The result makes an intriguing complement to his previous work. In My Taxi is full of democratic, slice-of-life reportage: disconcerting images which look as though the shutter has come down too quickly and caught reality blinking, slightly out of kilter. The new pictures are posed and deliberate, their subjects staring back at the viewer with camera smiles and stances. Yet the contrast is not as simple as it seems. Weideman's earlier pictures reflect the cultural extremities that New York throws up, the human fall-out of a neurotic city. The drivers convey a similar sense of anxiety, and present a similar range of character - often bizarre, sometimes haunting, occasionally extreme.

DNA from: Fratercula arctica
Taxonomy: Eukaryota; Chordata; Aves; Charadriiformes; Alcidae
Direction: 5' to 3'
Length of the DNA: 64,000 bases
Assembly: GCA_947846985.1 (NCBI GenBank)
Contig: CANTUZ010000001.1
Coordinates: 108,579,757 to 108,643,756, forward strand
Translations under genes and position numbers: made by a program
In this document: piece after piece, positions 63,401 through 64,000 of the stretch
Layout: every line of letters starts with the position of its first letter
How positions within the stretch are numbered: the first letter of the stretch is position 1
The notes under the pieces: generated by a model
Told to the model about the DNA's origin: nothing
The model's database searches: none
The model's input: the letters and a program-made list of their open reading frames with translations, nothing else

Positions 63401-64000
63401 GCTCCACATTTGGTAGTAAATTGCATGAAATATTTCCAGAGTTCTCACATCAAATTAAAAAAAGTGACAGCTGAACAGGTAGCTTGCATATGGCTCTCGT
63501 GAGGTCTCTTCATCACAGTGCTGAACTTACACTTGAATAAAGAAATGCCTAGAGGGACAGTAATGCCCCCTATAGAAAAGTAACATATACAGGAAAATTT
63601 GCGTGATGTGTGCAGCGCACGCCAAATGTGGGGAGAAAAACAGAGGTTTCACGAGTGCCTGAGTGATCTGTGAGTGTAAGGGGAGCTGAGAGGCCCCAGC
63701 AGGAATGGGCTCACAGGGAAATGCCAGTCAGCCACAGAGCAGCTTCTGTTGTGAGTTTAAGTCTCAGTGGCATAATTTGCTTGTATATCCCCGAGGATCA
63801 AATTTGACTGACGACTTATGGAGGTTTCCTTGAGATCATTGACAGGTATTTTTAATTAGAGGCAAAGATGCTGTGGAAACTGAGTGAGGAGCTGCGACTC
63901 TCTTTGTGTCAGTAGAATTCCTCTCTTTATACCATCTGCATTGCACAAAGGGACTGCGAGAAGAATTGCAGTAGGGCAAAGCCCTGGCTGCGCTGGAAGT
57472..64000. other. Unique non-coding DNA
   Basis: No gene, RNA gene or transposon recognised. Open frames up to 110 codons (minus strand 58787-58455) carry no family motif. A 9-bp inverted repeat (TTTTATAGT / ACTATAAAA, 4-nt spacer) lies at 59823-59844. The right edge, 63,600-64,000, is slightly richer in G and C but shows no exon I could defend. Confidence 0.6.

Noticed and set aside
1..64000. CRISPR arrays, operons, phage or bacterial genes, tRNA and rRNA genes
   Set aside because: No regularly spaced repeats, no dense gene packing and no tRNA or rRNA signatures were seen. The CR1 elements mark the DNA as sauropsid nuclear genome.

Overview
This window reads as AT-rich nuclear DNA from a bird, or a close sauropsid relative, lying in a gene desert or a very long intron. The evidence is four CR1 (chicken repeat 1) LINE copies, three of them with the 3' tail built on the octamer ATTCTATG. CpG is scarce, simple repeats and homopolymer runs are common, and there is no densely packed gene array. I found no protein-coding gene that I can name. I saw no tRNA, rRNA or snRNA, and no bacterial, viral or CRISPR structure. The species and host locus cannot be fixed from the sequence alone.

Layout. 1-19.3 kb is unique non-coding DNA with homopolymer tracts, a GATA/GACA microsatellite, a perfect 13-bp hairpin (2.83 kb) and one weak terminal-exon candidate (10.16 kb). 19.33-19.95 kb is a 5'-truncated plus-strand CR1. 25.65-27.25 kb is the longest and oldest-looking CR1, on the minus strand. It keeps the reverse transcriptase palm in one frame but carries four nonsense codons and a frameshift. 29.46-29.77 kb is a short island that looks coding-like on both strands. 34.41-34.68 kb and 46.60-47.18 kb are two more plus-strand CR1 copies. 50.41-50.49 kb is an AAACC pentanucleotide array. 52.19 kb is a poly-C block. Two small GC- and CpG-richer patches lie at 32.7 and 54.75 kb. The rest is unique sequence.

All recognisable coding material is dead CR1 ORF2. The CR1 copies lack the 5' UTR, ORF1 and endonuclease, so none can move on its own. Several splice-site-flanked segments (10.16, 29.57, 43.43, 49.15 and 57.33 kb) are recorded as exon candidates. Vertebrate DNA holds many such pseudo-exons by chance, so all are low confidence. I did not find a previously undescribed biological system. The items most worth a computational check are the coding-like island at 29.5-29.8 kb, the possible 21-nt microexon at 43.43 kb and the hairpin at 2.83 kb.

Weidman speaks with affection and respect about the people in these photographs. He is not oblivious to the obscure glamour that still attaches to the taxi driver, and nor, on the whole, are they. (He mentions that Choice Cab Company in Dallas, Texas, has the legend "Ride By Choice, Live By Chance" emblazoned on its cars.) "They're outsiders," says Weideman, "self- exiled, a disenfranchised community apart. These are individuals, and they're proud of that. Like one guy said to me, `Taxi driving has no future, but it has one hell of a moment!'